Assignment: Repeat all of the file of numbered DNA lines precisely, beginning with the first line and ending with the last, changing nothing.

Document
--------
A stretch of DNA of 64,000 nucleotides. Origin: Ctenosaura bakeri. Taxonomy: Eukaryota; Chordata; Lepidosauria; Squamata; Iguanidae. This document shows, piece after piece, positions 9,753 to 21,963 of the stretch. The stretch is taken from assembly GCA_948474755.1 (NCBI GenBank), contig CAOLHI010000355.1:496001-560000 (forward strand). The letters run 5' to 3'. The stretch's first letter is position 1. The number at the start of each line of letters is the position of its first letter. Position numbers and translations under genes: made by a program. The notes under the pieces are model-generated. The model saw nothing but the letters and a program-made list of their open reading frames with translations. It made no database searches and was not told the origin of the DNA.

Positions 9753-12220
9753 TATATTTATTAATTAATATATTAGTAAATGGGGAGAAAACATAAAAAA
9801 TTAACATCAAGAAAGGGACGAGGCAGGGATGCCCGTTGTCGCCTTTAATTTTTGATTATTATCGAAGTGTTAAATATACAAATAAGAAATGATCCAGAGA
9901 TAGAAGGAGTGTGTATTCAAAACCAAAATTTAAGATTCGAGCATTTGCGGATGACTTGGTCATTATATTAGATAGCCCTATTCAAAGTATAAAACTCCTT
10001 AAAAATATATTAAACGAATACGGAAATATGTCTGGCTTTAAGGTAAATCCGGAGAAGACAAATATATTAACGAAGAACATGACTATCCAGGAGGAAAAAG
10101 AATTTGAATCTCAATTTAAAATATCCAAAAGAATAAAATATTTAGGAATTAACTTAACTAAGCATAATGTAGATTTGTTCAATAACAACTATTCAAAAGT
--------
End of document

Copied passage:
A stretch of DNA of 64,000 nucleotides. Origin: Ctenosaura bakeri. Taxonomy: Eukaryota; Chordata; Lepidosauria; Squamata; Iguanidae. This document shows, piece after piece, positions 9,753 to 21,963 of the stretch. The stretch is taken from assembly GCA_948474755.1 (NCBI GenBank), contig CAOLHI010000355.1:496001-560000 (forward strand). The letters run 5' to 3'. The stretch's first letter is position 1. The number at the start of each line of letters is the position of its first letter. Position numbers and translations under genes: made by a program. The notes under the pieces are model-generated. The model saw nothing but the letters and a program-made list of their open reading frames with translations. It made no database searches and was not told the origin of the DNA.

Positions 9753-12220
9753 TATATTTATTAATTAATATATTAGTAAATGGGGAGAAAACATAAAAAA
9801 TTAACATCAAGAAAGGGACGAGGCAGGGATGCCCGTTGTCGCCTTTAATTTTTGATTATTATCGAAGTGTTAAATATACAAATAAGAAATGATCCAGAGA
9901 TAGAAGGAGTGTGTATTCAAAACCAAAATTTAAGATTCGAGCATTTGCGGATGACTTGGTCATTATATTAGATAGCCCTATTCAAAGTATAAAACTCCTT
10001 AAAAATATATTAAACGAATACGGAAATATGTCTGGCTTTAAGGTAAATCCGGAGAAGACAAATATATTAACGAAGAACATGACTATCCAGGAGGAAAAAG
10101 AATTTGAATCTCAATTTAAAATATCCAAAAGAATAAAATATTTAGGAATTAACTTAACTAAGCATAATGTAGATTTGTTCAATAACAACTATTCAAAAGT